Column: Kensington Palace: The Aunt’s Heap

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Public Entrance to London’s Kensington Palace (Photo by Don Knebel)

Kensington Palace, just west of London’s Hyde Park, is best known to Americans as the home of Princess Diana at the time of her death and as the current residence of the Duke and Duchess of Cambridge, better known as William and Kate. It was also the hated childhood home of Queen Victoria, who was responsible for the palace’s current separate identity as a museum.

In 1689, joint monarchs William III and Mary II purchased a large home in the Village of Kensington to serve as their residence, believing their existing palace along the River Thames exacerbated William’s asthma. Christopher Wren designed a major expansion of the house, which became Kensington Palace, the residence of English monarchs through George II. The future Queen Victoria, the daughter of the fourth son of George III, was raised in a corner of Kensington Palace, which she considered a prison. Four years before her death, she persuaded Parliament to renovate the staterooms as a museum. The remainder of the palace continued as a home for royal relatives, leading Edward VIII, who abdicated to Queen Elizabeth’s father, to describe Kensington Palace as the “Aunt Heap.”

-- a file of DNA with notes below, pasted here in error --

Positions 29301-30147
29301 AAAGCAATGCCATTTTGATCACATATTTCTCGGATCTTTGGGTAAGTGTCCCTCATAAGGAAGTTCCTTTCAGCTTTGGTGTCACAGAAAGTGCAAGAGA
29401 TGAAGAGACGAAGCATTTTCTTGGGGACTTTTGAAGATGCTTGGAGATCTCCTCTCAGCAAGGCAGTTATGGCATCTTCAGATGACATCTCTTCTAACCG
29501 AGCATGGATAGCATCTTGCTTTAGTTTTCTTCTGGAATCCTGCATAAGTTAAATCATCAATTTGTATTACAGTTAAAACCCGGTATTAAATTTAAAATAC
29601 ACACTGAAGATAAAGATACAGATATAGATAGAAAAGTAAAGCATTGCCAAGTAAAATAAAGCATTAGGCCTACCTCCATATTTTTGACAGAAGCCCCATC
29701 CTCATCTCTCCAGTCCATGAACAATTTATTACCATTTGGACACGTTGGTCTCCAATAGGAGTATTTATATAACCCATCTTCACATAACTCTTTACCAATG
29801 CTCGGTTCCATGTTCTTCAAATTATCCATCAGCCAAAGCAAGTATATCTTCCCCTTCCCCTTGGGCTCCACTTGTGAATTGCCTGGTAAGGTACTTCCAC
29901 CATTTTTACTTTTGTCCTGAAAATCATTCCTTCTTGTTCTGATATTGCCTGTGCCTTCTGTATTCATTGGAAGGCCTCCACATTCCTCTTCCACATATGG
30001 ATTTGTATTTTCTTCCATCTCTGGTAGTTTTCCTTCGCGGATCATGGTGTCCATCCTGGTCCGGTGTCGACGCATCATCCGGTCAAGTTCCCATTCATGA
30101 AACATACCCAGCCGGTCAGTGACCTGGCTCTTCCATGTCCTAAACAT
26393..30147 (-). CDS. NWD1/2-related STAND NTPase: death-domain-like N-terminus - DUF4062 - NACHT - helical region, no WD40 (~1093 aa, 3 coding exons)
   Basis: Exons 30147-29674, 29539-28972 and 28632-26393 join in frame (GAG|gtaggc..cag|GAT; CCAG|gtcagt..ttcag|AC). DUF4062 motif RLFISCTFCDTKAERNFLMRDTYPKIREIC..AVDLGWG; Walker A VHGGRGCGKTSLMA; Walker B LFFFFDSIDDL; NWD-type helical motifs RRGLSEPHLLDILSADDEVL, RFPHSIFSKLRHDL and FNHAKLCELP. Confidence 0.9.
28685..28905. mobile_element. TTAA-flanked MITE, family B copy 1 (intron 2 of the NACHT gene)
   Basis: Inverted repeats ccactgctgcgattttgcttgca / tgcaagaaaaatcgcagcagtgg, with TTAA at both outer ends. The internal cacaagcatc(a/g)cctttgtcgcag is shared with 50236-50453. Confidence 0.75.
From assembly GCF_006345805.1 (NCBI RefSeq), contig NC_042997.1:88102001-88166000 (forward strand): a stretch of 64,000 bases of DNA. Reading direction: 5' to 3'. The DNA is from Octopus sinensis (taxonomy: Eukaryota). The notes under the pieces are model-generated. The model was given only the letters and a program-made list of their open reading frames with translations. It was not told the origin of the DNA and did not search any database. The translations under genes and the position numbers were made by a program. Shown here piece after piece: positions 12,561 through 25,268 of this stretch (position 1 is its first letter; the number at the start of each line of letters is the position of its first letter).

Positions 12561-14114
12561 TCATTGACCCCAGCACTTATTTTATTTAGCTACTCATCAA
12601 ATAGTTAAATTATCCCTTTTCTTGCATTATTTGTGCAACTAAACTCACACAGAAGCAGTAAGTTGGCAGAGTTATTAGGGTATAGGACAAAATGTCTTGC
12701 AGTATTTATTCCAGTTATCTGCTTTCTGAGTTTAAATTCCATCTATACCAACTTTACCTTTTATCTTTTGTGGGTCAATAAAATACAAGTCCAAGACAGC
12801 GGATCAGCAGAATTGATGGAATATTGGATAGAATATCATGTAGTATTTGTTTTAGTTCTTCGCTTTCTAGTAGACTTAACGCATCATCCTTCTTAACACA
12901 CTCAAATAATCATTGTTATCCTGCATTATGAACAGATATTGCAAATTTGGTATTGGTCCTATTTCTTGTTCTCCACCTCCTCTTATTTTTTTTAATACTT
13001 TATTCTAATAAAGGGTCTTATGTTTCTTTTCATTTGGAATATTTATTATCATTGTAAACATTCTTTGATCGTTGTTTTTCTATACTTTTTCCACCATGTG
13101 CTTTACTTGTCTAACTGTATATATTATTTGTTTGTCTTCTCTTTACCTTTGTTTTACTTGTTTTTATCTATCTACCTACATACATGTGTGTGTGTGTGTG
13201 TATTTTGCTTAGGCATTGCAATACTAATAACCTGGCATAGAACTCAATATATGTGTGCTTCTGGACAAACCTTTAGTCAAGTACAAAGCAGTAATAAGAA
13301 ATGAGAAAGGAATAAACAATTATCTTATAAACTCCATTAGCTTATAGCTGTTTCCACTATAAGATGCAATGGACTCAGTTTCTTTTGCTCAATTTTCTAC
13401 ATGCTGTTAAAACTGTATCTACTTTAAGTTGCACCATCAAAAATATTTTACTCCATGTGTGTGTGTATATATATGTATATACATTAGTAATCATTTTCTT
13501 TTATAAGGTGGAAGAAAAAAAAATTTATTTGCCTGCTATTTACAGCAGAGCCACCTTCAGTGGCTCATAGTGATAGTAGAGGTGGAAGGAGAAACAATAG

A young Prince Philip lived in Kensington Palace before his marriage to Elizabeth. After Prince Charles married Diana, they lived in a Kensington Palace apartment originally designed by George III for his mistress, where Diana remained after their divorce. William and Kate live in Apartment IA, once the home of Princess Margaret and her husband. Kensington Palace is also the official residence of Prince Harry, the Duke and Duchess of Gloucester and the Duke and Duchess of Kent. The museum in the former staterooms includes distinct collections, one devoted to the life of Queen Victoria and another devoted to the wardrobes of Queen Elizabeth, Princess Margaret and Princess Diana.

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